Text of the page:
It is clear that each amazing person had their own character and pattern of work preferences, which were central to their self-talk and script.

  • Shakespeare focussed on writing and did not try to become a musician.
  • Mozart focussed on music and did not try to be a scientist.
  • Marie Curie focused on research and did not try to be a business entrepreneur.
  • Carnegie focussed on being a businessman and did not try to be a doctor.

Therefore, identifying one’s purpose and preferences early in life is an important part of career success. Increasingly, schools are trying to help students, and some use psychometric designed questionnaires. My work in that area indicates it is difficult for students with limited or no work experience to make choices. As an alternative, I have tested an approach linked to the careers of amazing people.


Educators can ask students to meet in a group of 3 or 4 and do as follows:

  1. Each student chooses a career area in which they are interested, such as Science, Medicine, Business, Law, Education, Arts and any other category that is of interest.
  2. Each student then has a week to find a person in their chosen area who has had an outstanding career. This can be easily done through appropriate internet information sites.
  1. Each student should make notes on the life story of the person they chose. These notes should indicate the era in which they lived and what they did in order to succeed.
  1. The students should convene a group. Each student will have a few minutes to provide the other students with a summary on the life of the person they have researched. Then the other students will have 10 to 15 minutes to ask questions and discuss the extent to which a career in the area mentioned would be of interest to them.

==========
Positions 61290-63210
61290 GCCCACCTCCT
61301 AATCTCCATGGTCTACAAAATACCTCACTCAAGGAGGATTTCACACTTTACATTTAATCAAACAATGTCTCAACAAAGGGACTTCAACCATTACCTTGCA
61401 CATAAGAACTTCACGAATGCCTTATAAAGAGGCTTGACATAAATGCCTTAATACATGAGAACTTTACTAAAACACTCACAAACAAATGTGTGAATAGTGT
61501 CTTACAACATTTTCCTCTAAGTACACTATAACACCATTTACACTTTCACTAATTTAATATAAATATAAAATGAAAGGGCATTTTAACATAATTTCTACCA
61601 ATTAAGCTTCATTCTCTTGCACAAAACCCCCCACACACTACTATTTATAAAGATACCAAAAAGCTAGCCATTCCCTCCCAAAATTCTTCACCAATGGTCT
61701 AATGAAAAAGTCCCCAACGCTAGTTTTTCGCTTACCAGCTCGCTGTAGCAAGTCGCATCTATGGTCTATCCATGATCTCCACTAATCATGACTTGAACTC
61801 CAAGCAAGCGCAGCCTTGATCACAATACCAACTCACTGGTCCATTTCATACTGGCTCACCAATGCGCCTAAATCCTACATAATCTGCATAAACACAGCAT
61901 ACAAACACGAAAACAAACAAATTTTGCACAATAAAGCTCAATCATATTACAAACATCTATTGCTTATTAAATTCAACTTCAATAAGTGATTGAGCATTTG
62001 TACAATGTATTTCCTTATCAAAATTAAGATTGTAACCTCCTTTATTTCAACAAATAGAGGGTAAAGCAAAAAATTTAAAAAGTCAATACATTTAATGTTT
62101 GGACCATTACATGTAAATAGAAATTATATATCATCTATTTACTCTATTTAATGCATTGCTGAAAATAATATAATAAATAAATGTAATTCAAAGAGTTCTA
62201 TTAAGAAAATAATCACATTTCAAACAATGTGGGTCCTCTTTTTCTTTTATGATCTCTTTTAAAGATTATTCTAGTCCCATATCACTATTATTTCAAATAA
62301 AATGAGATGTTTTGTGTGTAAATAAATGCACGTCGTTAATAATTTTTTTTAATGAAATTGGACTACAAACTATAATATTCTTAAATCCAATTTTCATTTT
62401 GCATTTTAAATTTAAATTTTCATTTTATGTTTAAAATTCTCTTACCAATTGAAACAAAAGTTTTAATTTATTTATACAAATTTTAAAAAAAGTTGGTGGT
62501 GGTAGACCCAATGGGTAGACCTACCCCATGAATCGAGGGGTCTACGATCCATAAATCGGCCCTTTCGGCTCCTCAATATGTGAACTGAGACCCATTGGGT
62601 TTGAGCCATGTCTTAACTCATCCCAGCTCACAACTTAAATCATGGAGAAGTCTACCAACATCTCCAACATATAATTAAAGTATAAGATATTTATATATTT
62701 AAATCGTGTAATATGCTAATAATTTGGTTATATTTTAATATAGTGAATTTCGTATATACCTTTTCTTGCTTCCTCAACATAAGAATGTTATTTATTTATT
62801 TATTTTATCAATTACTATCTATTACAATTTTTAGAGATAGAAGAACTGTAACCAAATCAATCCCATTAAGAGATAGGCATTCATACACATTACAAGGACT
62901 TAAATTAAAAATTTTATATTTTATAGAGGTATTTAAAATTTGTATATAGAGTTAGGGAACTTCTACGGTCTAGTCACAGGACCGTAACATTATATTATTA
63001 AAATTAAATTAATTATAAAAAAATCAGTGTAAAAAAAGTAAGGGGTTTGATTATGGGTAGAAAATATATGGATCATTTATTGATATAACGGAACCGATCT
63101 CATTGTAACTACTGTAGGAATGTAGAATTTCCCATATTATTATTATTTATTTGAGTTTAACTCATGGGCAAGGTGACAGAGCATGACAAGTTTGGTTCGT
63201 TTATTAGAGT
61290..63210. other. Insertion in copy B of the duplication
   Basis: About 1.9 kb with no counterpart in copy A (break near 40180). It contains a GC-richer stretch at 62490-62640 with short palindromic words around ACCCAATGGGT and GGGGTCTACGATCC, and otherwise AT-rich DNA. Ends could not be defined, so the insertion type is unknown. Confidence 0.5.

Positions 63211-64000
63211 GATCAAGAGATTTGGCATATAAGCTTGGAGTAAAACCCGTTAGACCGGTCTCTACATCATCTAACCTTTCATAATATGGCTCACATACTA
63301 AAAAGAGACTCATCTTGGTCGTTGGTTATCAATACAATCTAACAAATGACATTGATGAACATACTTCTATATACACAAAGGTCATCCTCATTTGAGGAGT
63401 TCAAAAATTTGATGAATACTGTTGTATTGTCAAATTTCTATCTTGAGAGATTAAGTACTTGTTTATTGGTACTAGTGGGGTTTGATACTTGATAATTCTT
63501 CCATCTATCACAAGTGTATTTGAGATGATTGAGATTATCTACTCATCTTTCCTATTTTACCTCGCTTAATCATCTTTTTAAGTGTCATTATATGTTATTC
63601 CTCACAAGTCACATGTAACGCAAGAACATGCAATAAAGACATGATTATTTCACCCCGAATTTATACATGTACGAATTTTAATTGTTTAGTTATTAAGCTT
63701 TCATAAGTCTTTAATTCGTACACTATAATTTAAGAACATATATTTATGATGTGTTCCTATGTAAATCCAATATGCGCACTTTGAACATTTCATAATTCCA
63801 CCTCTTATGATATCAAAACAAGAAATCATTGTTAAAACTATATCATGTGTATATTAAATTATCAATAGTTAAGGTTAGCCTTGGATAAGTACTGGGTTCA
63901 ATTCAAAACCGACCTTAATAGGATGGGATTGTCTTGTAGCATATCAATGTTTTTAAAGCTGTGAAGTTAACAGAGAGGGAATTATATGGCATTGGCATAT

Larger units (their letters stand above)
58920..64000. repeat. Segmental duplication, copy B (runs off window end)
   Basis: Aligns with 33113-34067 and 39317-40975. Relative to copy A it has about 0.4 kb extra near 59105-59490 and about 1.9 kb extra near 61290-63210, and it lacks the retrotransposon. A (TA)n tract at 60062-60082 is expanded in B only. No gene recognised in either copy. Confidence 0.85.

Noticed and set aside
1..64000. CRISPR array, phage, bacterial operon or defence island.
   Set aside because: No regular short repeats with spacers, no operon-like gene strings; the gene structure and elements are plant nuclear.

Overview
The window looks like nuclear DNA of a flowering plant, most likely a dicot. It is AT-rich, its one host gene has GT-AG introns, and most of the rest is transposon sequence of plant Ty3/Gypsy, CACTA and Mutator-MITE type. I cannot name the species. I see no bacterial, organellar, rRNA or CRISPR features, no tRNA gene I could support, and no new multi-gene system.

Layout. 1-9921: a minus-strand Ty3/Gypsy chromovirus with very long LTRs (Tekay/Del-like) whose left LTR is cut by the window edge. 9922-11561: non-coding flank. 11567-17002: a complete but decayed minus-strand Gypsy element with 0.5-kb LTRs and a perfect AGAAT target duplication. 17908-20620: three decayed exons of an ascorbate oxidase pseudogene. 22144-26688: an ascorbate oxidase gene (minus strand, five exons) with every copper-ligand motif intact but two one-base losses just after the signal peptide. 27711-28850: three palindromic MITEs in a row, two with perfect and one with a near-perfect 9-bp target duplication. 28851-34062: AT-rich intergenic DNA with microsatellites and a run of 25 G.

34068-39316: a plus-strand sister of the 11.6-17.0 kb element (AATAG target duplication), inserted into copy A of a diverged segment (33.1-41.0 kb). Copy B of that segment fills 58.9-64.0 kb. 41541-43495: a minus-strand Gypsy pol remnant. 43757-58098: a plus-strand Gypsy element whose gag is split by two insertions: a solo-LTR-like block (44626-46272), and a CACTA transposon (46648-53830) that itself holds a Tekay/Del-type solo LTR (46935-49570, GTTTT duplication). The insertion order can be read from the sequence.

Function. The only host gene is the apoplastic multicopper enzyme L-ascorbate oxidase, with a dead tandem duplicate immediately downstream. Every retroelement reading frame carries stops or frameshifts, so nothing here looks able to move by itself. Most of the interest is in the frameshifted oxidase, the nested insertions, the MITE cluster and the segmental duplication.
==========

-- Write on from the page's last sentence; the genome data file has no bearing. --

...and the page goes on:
1. At the end of the discussion, each student should summarise – ‘What I have learned about myself and my career interests as a result of the discussions today?’

This group discussion approach will help students clarify and identify their areas of their own career interests. It is the start point for developing personal career scripts.


Choosing a career is one of the big decisions in everyone’s life. It takes a lot of time to qualify in a trade or a profession. The research on amazing people shows that they all identified a purpose they regarded as important. That became the basis for their career script or plan. They developed skills and abilities to help them fulfil their purpose.

Therefore, we are encouraging students to look for areas of work that are of personal interest. There are various ways in which they can do that from gaining work experience, to interviewing people about their jobs. In the process, they can discover their own purpose and develop their character strengths to have interesting and fulfilling careers.